Computer screen readers such as JAWS
JAWS (screen reader)
JAWS is a computer screen reader program in Microsoft Windows that allows blind and visually impaired users to read the screen either with a text-to-speech output or by a Refreshable Braille display....

 or Thunder
Thunder (assistive technology)
Thunder is a free screen reader for blind and visually impaired computer users. It can be used on the Windows operating system....

 work with standard Windows
Microsoft Windows
Microsoft Windows is a series of operating systems produced by Microsoft.Microsoft introduced an operating environment named Windows on November 20, 1985 as an add-on to MS-DOS in response to the growing interest in graphical user interfaces . Microsoft Windows came to dominate the world's personal...

 computers.

Video cameras can be fed into standard or special-purpose computer monitors, and the image can be zoomed in and magnified. These systems often include a movable table to move the written material.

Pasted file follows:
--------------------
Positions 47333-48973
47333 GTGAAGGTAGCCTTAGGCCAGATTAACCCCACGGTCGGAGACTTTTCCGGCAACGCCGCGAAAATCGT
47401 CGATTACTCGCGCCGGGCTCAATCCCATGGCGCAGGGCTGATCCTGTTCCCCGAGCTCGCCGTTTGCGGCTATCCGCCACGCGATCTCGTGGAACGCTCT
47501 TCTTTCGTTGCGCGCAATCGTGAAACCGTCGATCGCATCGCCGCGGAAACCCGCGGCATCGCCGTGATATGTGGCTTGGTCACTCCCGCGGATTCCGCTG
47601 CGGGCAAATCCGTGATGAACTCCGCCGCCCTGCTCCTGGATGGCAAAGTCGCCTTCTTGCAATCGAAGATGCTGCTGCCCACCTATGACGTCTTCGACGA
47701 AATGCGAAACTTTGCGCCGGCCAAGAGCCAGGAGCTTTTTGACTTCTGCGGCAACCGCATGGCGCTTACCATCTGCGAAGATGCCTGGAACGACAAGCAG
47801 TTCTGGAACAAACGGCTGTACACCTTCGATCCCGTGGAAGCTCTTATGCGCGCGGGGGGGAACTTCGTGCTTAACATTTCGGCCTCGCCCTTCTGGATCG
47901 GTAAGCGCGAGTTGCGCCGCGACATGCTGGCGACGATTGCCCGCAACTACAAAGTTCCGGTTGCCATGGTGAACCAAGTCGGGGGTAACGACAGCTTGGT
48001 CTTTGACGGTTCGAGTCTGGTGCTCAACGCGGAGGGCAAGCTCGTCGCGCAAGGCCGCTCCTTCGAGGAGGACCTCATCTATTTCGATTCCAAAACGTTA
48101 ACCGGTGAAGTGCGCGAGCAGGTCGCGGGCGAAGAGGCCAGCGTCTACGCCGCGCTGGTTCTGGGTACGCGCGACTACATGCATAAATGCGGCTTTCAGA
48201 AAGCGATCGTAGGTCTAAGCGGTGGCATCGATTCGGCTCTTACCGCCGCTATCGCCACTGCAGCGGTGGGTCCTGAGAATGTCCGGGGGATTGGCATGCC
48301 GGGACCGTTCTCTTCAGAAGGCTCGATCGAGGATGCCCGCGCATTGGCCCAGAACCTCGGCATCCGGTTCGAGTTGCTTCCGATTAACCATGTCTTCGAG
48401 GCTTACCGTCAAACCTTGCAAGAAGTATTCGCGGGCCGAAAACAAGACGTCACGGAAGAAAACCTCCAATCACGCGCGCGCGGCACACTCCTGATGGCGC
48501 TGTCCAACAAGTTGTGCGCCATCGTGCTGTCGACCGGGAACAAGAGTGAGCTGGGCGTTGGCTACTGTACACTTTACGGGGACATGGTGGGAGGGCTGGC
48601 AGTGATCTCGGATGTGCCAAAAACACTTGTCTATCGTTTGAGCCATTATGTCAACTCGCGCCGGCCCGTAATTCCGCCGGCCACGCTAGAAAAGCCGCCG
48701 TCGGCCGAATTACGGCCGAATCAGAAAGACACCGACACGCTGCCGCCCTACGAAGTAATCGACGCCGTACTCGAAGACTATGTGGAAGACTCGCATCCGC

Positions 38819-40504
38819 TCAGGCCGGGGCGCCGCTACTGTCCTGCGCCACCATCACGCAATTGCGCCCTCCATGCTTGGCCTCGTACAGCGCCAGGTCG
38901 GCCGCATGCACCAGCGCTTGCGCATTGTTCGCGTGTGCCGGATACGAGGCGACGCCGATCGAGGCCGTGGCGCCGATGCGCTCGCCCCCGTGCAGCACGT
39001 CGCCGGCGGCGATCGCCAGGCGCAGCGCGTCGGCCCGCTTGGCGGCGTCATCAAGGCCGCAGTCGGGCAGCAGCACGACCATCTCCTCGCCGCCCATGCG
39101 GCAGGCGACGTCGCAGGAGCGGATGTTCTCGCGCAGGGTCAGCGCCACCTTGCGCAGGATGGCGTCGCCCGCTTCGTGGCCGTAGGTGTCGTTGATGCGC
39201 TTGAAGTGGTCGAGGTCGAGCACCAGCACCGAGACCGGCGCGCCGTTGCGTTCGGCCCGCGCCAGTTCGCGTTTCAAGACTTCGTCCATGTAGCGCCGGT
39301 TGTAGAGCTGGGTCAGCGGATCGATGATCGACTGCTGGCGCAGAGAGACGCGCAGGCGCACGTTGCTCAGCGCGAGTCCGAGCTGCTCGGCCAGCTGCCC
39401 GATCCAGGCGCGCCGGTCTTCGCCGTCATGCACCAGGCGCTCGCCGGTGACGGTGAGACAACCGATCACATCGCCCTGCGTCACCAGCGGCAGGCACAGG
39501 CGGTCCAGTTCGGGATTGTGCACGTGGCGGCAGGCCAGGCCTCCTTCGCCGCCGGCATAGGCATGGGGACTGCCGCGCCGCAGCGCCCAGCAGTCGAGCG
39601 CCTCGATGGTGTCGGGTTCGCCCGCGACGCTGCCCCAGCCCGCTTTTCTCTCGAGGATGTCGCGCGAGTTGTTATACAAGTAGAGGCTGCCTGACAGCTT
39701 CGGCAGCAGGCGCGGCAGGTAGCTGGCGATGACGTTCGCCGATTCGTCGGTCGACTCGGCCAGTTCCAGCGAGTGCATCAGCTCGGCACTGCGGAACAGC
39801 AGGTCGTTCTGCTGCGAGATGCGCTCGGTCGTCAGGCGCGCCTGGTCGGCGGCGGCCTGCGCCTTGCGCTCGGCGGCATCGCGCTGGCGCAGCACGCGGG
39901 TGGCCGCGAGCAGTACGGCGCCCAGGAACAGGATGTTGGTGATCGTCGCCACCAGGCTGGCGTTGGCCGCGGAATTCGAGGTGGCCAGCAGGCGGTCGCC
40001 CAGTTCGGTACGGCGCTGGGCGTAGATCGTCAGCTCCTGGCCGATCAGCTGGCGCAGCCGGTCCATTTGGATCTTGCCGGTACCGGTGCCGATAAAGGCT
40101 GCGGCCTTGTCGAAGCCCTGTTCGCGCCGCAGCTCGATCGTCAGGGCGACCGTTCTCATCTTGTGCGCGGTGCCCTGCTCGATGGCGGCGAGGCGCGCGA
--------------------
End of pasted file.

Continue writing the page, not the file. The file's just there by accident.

Accessible publishing
Accessible publishing
Accessible publishing is an approach to publishing and reading whereby books and other texts aren't only available in one standard format. Other formats that have been developed to aid different people to read include varieties of larger fonts, specialised fonts for certain kinds of reading...

 provides larger fonts for printed books, patterns to make tracking easier, audiobooks and DAISY
DAISY Digital Talking Book
DAISY is a standard for digital talking books. DAISY books are typically used by people have "print disabilities," including blindness, impaired vision, dyslexia...

 books with both text and audio.

Text of internet articles can be copied and pasted into a word processing program, the font size increased. A white background can be difficult for a person with ARMD to read, so the background color can be changed to black, and the font color to white.

In Windows, this can be done with the key combination Left-alt Left-shift Print Screen.

In Mac OS X, this kind of visual inversion can be enabled systemwide via the Universal Access panel of System Preferences (located under the Apple menu at the extreme left of all menubars). Text-to-speech and other assistive options are also available there.

Amsler Grid Test

The Amsler Grid Test is one of the simplest and most effective methods for patients to monitor the health of the macula. The Amsler Grid
Amsler grid